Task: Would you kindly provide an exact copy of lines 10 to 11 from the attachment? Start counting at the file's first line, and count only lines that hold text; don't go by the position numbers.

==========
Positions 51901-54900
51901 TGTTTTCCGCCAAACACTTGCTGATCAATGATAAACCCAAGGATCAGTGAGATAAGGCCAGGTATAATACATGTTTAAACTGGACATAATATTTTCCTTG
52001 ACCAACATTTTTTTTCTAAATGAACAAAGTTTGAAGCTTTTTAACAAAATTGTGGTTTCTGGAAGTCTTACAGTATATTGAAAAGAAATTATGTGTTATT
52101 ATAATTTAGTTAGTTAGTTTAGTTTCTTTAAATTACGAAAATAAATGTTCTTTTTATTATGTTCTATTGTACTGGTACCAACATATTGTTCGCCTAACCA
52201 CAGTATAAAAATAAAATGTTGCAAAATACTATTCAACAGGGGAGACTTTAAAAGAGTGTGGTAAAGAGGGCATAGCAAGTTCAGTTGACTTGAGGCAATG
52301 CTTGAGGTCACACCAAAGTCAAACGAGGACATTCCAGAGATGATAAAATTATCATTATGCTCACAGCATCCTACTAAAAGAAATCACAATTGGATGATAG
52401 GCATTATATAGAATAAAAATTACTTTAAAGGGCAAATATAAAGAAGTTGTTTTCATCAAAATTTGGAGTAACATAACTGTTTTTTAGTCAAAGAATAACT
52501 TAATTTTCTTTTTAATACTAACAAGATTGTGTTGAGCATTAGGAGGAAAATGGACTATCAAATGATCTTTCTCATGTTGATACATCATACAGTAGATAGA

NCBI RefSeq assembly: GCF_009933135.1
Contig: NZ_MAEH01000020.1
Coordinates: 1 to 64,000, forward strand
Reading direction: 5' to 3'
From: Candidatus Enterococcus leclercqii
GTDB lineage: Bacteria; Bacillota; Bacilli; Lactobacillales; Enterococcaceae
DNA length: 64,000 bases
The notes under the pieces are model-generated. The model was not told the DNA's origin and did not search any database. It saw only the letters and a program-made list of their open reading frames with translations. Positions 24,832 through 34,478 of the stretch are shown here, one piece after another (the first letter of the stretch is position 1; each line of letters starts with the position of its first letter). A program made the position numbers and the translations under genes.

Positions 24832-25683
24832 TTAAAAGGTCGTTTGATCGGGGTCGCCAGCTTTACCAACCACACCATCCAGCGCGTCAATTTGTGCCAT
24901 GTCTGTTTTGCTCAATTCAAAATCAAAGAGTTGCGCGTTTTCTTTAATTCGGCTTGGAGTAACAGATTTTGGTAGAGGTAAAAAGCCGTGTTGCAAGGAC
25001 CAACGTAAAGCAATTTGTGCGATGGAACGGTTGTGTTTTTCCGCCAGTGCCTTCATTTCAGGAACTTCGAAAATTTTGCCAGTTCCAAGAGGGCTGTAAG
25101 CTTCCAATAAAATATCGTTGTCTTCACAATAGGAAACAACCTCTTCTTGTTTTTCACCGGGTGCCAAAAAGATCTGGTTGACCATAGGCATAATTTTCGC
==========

Contig: NZ_MAEH01000020.1
Coordinates: 1 to 64,000, forward strand